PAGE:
The medical-device industry experienced a significant drop in stock prices during the September quarter, marking the largest decline since the lockdowns of 2020. This downward trend can be attributed to concerns about the impact of new weight-loss drugs on the demand for devices that treat diabetes, sleep problems, and other weight-related conditions.
Although the financial results for the September quarter are yet to be released, Mizuho Securities analyst Anthony Petrone suggests that these results won't reflect significant damage caused by the introduction of these weight-loss drugs. In fact, Petrone's estimates for the medtech sector are slightly higher than Wall Street's consensus estimates.
Petrone states, "For now, we believe the risk is more perceived than real." This implies that the negative sentiment surrounding medical-device stocks may be unfounded.
Over the past few months, medical-device stocks have witnessed a decline of almost 20%, as measured by the U.S. Medical Device iShares exchange-traded fund (ticker: IHI). This translates to a reduction of approximately $370 billion in market capitalization. Conversely, pharmaceutical companies like Eli Lilly (LLY) and Novo Nordisk (NVO) have experienced a surge in stock prices due to optimism surrounding their weight-loss drugs Ozempic, Mounjaro, and Wegovy, which are expected to help combat the obesity epidemic.
Due to this negative sentiment towards device stocks, Petrone and other medtech analysts have lowered their price targets. However, feedback from doctors leads Petrone to believe that sales and earnings for most of these companies will hold steady in the September quarter.
One example is Edwards Lifesciences (EW), a heart-valve vendor that is not exposed to weight-loss drugs. Petrone expects Edwards to report a profit of $2.55 per share for the September quarter when they release their earnings report on Oct. 26. Consequently, he maintains a Buy rating on the stock.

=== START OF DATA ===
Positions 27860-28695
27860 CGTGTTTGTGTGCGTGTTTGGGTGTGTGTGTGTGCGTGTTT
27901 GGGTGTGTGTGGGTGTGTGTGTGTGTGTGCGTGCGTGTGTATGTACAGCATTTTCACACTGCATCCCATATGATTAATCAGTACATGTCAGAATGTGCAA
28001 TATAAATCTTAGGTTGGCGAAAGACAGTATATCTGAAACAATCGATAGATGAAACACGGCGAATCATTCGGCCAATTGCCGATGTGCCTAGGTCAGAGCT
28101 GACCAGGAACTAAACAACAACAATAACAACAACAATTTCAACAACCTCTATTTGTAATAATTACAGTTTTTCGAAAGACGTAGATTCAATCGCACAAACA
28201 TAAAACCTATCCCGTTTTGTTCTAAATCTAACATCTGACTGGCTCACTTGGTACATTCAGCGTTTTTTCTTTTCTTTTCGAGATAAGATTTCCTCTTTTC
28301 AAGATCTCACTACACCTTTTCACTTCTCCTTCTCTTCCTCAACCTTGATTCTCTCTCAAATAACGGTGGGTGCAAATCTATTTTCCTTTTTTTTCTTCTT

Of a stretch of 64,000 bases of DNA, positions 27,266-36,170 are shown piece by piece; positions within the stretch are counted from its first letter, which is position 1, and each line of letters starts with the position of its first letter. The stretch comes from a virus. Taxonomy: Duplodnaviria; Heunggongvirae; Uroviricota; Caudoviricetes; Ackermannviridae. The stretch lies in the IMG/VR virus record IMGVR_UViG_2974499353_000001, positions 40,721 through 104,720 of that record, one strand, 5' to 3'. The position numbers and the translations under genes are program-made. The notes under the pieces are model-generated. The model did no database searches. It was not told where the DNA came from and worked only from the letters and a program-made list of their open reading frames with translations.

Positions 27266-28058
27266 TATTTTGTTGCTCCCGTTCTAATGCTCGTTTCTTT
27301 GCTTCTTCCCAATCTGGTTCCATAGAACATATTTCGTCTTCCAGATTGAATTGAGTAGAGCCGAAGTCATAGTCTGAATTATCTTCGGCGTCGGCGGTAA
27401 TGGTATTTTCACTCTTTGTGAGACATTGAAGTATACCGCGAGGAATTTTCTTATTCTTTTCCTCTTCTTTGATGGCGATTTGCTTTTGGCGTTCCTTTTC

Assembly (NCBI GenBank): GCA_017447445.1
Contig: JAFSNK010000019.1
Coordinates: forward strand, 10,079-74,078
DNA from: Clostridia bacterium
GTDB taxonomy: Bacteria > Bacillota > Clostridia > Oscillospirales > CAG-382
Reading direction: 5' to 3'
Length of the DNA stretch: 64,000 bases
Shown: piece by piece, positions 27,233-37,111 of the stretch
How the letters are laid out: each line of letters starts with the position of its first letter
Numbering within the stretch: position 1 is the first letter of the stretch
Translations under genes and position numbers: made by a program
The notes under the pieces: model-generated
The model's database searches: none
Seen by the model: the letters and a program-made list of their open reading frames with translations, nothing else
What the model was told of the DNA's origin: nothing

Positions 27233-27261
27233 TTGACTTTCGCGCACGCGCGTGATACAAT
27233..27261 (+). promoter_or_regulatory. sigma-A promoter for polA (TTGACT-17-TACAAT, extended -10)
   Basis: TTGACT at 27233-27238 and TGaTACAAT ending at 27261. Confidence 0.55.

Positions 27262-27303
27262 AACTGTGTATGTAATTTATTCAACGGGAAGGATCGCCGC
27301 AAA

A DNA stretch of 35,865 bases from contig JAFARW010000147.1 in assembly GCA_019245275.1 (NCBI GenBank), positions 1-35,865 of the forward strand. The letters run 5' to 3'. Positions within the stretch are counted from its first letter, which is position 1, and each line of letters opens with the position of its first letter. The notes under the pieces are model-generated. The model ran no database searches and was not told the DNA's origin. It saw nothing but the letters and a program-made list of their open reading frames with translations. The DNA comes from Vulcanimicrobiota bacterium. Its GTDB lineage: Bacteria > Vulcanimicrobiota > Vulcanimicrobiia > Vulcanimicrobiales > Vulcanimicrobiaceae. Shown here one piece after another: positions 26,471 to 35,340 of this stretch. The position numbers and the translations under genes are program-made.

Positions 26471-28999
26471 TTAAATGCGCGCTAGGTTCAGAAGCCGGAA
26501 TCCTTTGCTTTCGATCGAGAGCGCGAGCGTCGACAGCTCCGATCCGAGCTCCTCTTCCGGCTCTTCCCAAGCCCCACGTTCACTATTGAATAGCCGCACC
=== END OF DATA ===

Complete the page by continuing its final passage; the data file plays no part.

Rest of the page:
Medtech Stocks Facing Challenges, But Some Opportunities Remain
The recent sell-offs in diabetes-device stocks have raised concerns in the medtech industry. DexCom (DXCM) and Insulet (PODD) have experienced significant declines. Additionally, businesses that specialize in sleep apnea treatment have also lost favor among investors. However, Mizuho analyst, Petrone, believes there are positive surprises to come.
Petrone anticipates encouraging September results from ResMed (RMD) and Inspire Medical Systems (INSP). Despite the challenges faced by Inspire, with its stock dropping over 50% since July due to concerns of reduced demand for apnea implant devices, doctors have reported increased volumes. Petrone has adjusted his September-quarter sales estimate to $160 million, compared to $109 million last year. Although Inspire continues to operate at a loss as it builds its business, Petrone's optimistic about its strong sales growth, which he believes will reassure investors when the company reports on November 7.
ResMed has also shown promising sales volumes for the September quarter, according to Petrone. While there are concerns that weight-loss drugs may decrease demand in the long run, he predicts that ResMed will report sales of $4.6 billion and earnings per share of $7.04 when it releases its financial report on October 26.
The medtech industry faced a setback when Intuitive Surgical (ISRG) reported a pause in weight-loss surgical volumes due to the use of weight-loss drugs during their earnings call in July. As a result, Petrone rates Intuitive as Neutral on the shares. He has mixed expectations for Intuitive's September-quarter earnings report, partially due to hospitals moderating their capital spending.
Weight-loss drugs will likely be a significant topic discussed during Intuitive's upcoming earnings call on Thursday, October 19, according to Petrone.